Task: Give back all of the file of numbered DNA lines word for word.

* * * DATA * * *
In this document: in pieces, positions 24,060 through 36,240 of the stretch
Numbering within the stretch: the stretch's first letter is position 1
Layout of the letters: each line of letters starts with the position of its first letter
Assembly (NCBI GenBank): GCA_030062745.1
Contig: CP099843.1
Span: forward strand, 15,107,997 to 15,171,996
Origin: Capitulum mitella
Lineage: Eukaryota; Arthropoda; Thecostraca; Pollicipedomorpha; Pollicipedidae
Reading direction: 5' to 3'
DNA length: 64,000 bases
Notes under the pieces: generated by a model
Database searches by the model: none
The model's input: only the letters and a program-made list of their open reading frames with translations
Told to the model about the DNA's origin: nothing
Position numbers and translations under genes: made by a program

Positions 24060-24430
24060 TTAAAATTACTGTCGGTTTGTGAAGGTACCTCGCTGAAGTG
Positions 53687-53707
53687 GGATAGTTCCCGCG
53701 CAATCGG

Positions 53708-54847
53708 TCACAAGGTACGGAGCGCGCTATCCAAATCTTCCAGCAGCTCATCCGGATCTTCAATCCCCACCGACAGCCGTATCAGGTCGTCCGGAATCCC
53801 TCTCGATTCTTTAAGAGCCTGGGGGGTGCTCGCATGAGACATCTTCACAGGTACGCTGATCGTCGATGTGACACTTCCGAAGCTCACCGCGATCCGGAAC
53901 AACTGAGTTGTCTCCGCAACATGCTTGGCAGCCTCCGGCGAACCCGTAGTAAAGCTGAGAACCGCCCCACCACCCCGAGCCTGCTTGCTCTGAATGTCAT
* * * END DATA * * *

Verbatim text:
In this document: in pieces, positions 24,060 through 36,240 of the stretch
Numbering within the stretch: the stretch's first letter is position 1
Layout of the letters: each line of letters starts with the position of its first letter
Assembly (NCBI GenBank): GCA_030062745.1
Contig: CP099843.1
Span: forward strand, 15,107,997 to 15,171,996
Origin: Capitulum mitella
Lineage: Eukaryota; Arthropoda; Thecostraca; Pollicipedomorpha; Pollicipedidae
Reading direction: 5' to 3'
DNA length: 64,000 bases
Notes under the pieces: generated by a model
Database searches by the model: none
The model's input: only the letters and a program-made list of their open reading frames with translations
Told to the model about the DNA's origin: nothing
Position numbers and translations under genes: made by a program

Positions 24060-24430
24060 TTAAAATTACTGTCGGTTTGTGAAGGTACCTCGCTGAAGTG
Positions 53687-53707
53687 GGATAGTTCCCGCG
53701 CAATCGG

Positions 53708-54847
53708 TCACAAGGTACGGAGCGCGCTATCCAAATCTTCCAGCAGCTCATCCGGATCTTCAATCCCCACCGACAGCCGTATCAGGTCGTCCGGAATCCC
53801 TCTCGATTCTTTAAGAGCCTGGGGGGTGCTCGCATGAGACATCTTCACAGGTACGCTGATCGTCGATGTGACACTTCCGAAGCTCACCGCGATCCGGAAC
53901 AACTGAGTTGTCTCCGCAACATGCTTGGCAGCCTCCGGCGAACCCGTAGTAAAGCTGAGAACCGCCCCACCACCCCGAGCCTGCTTGCTCTGAATGTCAT